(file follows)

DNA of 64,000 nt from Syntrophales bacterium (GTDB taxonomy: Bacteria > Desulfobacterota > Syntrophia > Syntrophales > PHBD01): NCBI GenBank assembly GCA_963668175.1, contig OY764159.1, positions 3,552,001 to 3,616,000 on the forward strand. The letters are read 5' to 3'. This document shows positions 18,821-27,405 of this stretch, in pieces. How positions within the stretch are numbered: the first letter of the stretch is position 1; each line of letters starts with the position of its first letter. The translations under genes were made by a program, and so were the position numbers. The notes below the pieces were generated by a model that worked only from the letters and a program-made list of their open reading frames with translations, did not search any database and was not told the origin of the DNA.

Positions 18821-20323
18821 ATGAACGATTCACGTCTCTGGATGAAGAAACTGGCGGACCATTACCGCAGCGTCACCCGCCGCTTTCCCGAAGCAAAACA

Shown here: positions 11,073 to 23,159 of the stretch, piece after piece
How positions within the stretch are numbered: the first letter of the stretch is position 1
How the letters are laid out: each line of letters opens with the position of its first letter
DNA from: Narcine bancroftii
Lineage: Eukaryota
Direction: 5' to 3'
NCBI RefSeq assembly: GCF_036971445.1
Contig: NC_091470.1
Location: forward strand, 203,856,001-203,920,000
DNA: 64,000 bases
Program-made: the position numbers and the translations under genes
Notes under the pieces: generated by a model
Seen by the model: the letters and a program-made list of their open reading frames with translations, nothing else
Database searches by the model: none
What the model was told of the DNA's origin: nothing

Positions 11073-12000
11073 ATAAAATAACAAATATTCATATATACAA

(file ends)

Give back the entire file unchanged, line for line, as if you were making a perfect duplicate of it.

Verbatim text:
DNA of 64,000 nt from Syntrophales bacterium (GTDB taxonomy: Bacteria > Desulfobacterota > Syntrophia > Syntrophales > PHBD01): NCBI GenBank assembly GCA_963668175.1, contig OY764159.1, positions 3,552,001 to 3,616,000 on the forward strand. The letters are read 5' to 3'. This document shows positions 18,821-27,405 of this stretch, in pieces. How positions within the stretch are numbered: the first letter of the stretch is position 1; each line of letters starts with the position of its first letter. The translations under genes were made by a program, and so were the position numbers. The notes below the pieces were generated by a model that worked only from the letters and a program-made list of their open reading frames with translations, did not search any database and was not told the origin of the DNA.

Positions 18821-20323
18821 ATGAACGATTCACGTCTCTGGATGAAGAAACTGGCGGACCATTACCGCAGCGTCACCCGCCGCTTTCCCGAAGCAAAACA

Shown here: positions 11,073 to 23,159 of the stretch, piece after piece
How positions within the stretch are numbered: the first letter of the stretch is position 1
How the letters are laid out: each line of letters opens with the position of its first letter
DNA from: Narcine bancroftii
Lineage: Eukaryota
Direction: 5' to 3'
NCBI RefSeq assembly: GCF_036971445.1
Contig: NC_091470.1
Location: forward strand, 203,856,001-203,920,000
DNA: 64,000 bases
Program-made: the position numbers and the translations under genes
Notes under the pieces: generated by a model
Seen by the model: the letters and a program-made list of their open reading frames with translations, nothing else
Database searches by the model: none
What the model was told of the DNA's origin: nothing

Positions 11073-12000
11073 ATAAAATAACAAATATTCATATATACAA